Oxygen was determined accurately in eight U.S. Bureau of Mines coal ash samples A, B, D, F, G, I, and J, NBS coal fly ash 1633 reference material, and two low-temperature ashes (LTA) from lllinois State Geological Survey. The method uses fast-neutron activation (FNA) analysis employing a dual counting and irradiation system which is essentially free from interferences. The stoichiometric balance based on analyses of the ashes performed by the USBM is calculated and summations given in oxide and element percent. Excellent agreement is found with the chemical data obtained by classical silicate analysis methods. Accurate oxygen determination for coal ash and LT-ash (or mineral matter) is important for calculation of data in the ultimate analysis of coal as such. Knowledge is required for recalculation of the data on a dry and dry-ash-free basis. The routinely used 'oxygen by difference' values are inadequate for accurate work. In order to determine the organic oxygen in coal one also has to correct for oxygen in mineral matter and oxygen in the water removed as moisture. The Parr formula and other methods of empirical estimation are inadequate and may be replaced in some cases by the oxygen determination. The complete data provide a quantitative basis for stoichiometric interpretation of coal analyses. It was found that the eight coal-ash samples analysed contained 45.5 ± 3% oxygen. Since these ashes represent a large variety of U.S. coals, this figure can be used as an estimate for recalculation and evaluation of the proximate and ultimate coal analyses. It is better, however, to use values actually determined in ash by the rapid fast-neutron activation method. This permits a better estimation of the sum of cations plus sulphates in the ash.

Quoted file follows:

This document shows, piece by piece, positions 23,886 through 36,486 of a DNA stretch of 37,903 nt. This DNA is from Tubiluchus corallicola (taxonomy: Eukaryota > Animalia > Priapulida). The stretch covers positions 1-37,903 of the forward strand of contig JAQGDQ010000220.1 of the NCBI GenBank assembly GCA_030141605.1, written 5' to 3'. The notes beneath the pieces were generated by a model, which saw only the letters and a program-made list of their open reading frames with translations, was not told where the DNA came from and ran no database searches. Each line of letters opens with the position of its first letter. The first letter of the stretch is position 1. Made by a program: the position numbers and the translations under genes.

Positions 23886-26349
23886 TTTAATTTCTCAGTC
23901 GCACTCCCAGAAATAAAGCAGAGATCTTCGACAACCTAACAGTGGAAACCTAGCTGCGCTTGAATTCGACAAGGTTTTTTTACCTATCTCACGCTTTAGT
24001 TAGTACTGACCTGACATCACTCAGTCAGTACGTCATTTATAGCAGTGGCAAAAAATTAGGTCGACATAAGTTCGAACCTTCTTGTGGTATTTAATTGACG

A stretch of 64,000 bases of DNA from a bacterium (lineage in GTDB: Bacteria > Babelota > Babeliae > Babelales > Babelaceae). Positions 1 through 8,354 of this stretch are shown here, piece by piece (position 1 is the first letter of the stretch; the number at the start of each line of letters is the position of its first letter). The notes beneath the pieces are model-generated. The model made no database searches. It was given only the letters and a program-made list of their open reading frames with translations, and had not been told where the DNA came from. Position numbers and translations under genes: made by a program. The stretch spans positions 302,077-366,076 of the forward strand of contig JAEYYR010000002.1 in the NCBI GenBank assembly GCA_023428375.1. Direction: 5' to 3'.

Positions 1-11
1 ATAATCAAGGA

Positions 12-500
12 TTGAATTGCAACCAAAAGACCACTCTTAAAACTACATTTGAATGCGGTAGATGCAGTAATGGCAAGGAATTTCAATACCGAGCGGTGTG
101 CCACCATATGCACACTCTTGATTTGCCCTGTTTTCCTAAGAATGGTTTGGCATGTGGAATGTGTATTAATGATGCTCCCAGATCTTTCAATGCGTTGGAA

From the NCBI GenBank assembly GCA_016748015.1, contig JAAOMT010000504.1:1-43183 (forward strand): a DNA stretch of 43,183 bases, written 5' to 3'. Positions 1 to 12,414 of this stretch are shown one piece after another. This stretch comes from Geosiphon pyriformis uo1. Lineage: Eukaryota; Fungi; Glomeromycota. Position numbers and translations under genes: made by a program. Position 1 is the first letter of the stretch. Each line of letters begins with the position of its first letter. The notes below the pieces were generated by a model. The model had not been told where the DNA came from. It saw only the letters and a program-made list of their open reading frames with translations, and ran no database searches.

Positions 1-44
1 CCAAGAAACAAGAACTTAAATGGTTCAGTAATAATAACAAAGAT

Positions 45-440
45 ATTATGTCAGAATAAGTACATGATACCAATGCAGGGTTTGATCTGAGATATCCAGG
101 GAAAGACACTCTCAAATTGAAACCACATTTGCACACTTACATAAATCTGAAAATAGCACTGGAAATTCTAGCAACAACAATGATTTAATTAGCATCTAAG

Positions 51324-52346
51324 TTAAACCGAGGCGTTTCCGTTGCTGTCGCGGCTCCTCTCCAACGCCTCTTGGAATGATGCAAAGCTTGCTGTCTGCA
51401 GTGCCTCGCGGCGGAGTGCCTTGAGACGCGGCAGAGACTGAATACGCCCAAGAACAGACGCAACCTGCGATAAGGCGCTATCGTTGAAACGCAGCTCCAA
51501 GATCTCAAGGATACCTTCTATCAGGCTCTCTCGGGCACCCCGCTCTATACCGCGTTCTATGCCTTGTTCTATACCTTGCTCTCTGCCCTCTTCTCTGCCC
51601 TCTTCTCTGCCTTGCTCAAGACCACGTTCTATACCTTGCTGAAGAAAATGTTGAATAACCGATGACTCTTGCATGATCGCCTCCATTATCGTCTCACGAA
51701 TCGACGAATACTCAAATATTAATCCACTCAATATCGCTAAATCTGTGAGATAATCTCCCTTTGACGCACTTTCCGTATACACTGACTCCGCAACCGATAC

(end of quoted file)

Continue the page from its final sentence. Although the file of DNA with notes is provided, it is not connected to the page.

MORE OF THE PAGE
ASJC Scopus subject areas
- Chemical Engineering(all)
- Fuel Technology
- Energy Engineering and Power Technology
- Organic Chemistry